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Molecular systems evaluation of oligomerogenic APP(E693Q) and fibrillogenic APP(KM670/671NL)/PSEN1(Δexon9) mouse models identifies shared features with human Alzheimer's brain molecular pathology.

Readhead B, Haure-Mirande JV, Zhang B, Haroutunian V, Gandy S, Schadt EE, Dudley JT, Ehrlich ME - Mol. Psychiatry (2015)

Bottom Line: We also compared these results with datasets derived from human AD brain.Comparative molecular analysis converged on FMR1 (Fragile X Mental Retardation 1), an important negative regulator of APP translation and oligomerogenesis in the post-synaptic space.Integration of these transcriptomic results with human postmortem AD gene networks, differential expression and differential splicing signatures identified significant similarities in pathway dysregulation, including ECM regulation and neurogenesis, as well as strong overlap with AD-associated co-expression network structures.

View Article: PubMed Central - PubMed

Affiliation: Department of Genetics, Icahn School of Medicine at Mount Sinai, New York, NY, USA.

ABSTRACT
Identification and characterization of molecular mechanisms that connect genetic risk factors to initiation and evolution of disease pathophysiology represent major goals and opportunities for improving therapeutic and diagnostic outcomes in Alzheimer's disease (AD). Integrative genomic analysis of the human AD brain transcriptome holds potential for revealing novel mechanisms of dysfunction that underlie the onset and/or progression of the disease. We performed an integrative genomic analysis of brain tissue-derived transcriptomes measured from two lines of mice expressing distinct mutant AD-related proteins. The first line expresses oligomerogenic mutant APP(E693Q) inside neurons, leading to the accumulation of amyloid beta (Aβ) oligomers and behavioral impairment, but never develops parenchymal fibrillar amyloid deposits. The second line expresses APP(KM670/671NL)/PSEN1(Δexon9) in neurons and accumulates fibrillar Aβ amyloid and amyloid plaques accompanied by neuritic dystrophy and behavioral impairment. We performed RNA sequencing analyses of the dentate gyrus and entorhinal cortex from each line and from wild-type mice. We then performed an integrative genomic analysis to identify dysregulated molecules and pathways, comparing transgenic mice with wild-type controls as well as to each other. We also compared these results with datasets derived from human AD brain. Differential gene and exon expression analysis revealed pervasive alterations in APP/Aβ metabolism, epigenetic control of neurogenesis, cytoskeletal organization and extracellular matrix (ECM) regulation. Comparative molecular analysis converged on FMR1 (Fragile X Mental Retardation 1), an important negative regulator of APP translation and oligomerogenesis in the post-synaptic space. Integration of these transcriptomic results with human postmortem AD gene networks, differential expression and differential splicing signatures identified significant similarities in pathway dysregulation, including ECM regulation and neurogenesis, as well as strong overlap with AD-associated co-expression network structures. The strong overlap in molecular systems features supports the relevance of these findings from the AD mouse models to human AD.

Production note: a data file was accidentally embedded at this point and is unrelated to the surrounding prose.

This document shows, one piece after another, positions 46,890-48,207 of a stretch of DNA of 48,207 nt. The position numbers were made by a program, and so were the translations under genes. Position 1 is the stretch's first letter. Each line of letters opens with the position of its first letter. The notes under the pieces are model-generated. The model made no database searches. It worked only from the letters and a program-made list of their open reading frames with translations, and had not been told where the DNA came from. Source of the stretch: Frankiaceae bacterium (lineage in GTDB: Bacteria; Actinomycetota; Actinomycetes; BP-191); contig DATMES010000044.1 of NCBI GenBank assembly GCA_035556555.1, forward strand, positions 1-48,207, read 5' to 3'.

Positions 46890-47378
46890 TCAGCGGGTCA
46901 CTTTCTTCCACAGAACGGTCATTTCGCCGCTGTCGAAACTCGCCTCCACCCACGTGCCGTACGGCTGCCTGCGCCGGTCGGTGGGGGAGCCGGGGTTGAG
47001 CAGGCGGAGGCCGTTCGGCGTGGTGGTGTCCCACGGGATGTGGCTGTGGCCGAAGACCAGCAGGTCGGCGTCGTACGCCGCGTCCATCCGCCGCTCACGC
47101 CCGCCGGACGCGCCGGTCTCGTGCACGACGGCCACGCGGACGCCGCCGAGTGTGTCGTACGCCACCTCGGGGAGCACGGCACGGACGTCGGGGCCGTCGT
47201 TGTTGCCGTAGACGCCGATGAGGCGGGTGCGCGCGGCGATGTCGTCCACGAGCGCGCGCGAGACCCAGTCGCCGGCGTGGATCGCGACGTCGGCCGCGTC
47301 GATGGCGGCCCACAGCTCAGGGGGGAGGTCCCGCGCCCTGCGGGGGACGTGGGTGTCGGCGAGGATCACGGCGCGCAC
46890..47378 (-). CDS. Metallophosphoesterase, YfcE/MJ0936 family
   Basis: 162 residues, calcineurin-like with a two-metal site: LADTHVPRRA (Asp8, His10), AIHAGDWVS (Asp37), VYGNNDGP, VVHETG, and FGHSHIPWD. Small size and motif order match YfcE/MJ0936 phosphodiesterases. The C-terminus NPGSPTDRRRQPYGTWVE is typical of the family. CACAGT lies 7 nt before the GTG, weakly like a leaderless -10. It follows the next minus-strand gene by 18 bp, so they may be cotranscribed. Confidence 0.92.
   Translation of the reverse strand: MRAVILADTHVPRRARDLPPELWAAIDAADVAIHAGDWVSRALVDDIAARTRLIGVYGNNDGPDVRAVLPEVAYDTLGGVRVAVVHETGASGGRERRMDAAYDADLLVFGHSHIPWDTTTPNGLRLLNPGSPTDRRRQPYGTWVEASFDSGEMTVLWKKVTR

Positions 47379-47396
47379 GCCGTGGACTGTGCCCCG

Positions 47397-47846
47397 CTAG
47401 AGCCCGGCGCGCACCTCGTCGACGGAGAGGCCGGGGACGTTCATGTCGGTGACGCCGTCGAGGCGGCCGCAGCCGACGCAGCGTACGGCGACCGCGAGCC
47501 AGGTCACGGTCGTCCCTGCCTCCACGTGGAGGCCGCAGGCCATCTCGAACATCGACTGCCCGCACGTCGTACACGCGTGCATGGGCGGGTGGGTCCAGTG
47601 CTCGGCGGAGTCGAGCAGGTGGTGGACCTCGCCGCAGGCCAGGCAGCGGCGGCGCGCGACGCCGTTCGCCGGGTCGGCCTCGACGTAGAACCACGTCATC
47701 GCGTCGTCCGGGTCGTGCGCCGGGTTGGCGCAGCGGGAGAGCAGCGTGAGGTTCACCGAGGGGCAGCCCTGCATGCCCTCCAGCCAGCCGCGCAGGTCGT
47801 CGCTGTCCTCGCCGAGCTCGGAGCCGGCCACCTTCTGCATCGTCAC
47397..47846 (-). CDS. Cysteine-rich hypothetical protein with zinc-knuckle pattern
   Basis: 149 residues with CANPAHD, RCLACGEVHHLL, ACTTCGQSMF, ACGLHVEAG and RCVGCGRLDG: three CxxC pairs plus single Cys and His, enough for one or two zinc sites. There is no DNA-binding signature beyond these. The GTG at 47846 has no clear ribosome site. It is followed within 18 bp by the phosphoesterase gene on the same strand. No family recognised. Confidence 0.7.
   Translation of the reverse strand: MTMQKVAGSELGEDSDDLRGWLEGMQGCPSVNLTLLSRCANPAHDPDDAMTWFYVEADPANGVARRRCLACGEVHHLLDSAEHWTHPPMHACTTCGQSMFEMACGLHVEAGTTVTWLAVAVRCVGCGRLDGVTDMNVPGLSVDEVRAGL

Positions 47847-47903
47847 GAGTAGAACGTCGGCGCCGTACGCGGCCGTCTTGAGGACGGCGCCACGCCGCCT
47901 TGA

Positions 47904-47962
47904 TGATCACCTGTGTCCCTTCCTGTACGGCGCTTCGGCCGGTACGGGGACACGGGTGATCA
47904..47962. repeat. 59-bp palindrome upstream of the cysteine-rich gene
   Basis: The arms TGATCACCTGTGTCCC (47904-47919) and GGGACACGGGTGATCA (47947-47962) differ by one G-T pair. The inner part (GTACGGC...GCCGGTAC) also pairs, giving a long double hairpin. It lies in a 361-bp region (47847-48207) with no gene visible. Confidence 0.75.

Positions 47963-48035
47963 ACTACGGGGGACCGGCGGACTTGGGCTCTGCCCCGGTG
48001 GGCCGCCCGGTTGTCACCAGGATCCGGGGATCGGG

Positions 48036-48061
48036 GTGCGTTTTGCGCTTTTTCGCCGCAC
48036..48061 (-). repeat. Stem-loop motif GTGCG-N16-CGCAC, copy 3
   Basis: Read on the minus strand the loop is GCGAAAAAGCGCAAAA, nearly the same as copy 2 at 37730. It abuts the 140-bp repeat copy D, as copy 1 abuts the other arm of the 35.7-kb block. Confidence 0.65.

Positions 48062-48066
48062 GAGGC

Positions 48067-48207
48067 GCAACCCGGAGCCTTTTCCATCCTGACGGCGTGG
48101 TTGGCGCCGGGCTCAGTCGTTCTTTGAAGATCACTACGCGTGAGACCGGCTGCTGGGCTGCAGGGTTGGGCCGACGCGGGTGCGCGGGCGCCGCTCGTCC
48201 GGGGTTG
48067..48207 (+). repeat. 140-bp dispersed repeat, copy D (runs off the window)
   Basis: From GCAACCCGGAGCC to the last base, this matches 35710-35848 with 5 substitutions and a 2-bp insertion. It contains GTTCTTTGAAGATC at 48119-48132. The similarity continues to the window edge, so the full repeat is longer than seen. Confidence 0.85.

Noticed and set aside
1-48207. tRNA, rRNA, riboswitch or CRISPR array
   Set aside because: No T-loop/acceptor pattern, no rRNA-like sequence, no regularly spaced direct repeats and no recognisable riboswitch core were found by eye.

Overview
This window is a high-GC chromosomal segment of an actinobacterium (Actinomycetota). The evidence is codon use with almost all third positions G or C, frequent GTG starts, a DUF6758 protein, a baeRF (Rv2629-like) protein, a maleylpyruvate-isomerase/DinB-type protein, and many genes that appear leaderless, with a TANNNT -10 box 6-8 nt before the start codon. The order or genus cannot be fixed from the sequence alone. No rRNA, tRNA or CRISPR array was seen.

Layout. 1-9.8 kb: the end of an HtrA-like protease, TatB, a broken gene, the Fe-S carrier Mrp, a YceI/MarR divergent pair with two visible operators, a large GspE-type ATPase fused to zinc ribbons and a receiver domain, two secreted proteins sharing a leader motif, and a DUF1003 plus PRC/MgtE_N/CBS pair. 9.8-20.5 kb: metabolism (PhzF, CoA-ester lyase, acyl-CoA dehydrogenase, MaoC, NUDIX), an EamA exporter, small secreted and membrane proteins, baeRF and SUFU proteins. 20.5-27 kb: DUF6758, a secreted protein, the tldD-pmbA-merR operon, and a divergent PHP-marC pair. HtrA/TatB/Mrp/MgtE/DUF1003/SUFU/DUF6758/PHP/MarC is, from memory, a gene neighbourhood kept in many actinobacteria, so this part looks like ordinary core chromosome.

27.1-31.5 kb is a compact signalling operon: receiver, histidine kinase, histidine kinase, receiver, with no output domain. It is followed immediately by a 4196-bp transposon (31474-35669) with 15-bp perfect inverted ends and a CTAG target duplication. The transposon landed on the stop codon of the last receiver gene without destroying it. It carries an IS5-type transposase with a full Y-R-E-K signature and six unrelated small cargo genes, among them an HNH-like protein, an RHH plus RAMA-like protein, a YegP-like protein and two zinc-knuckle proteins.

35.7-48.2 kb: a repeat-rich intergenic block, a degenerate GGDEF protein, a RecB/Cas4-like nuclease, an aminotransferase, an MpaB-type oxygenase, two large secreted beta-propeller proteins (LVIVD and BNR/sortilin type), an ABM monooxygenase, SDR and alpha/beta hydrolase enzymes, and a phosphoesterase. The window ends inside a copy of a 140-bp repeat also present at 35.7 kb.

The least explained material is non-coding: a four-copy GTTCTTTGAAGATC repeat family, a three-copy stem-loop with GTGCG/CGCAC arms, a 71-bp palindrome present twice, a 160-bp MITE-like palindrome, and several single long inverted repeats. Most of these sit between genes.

No MeSH data available.


Related in: MedlinePlus

Differential gene expression and enrichment analysis summary(a) Differentially expressed genes in the entorhinal cortex of oligomerogenic APPE693Q vs Wild type mice. (b) Top differentially expressed genes in the dentate gyrus of fibrillogenic APPKM670/671NL/PSEN1Δexon9 vs wild type mice. (c) Quantity of differentially expressed genes, and selected GO term enrichments shared across regional comparisons of fibrillogenic APPKM670/671NL/PSEN1Δexon9 and oligomerogenic APPE693Q vs wild type mice. (d) Quantity of differentially expressed genes, and selected GO term and KEGG pathway enrichments shared across regional comparisons of fibrillogenic APPKM670/671NL/PSEN1Δexon9 mice vs oligomerogenic APPE693Q mice. Enrichments shown were selected for known or suspected relevance to AD pathophysiology, and bolding highlights enrichments that relate to the main biological themes also implicated by the differential exon analysis findings.(Differential expression and gene set enrichments thresholded at FDR < 0.05)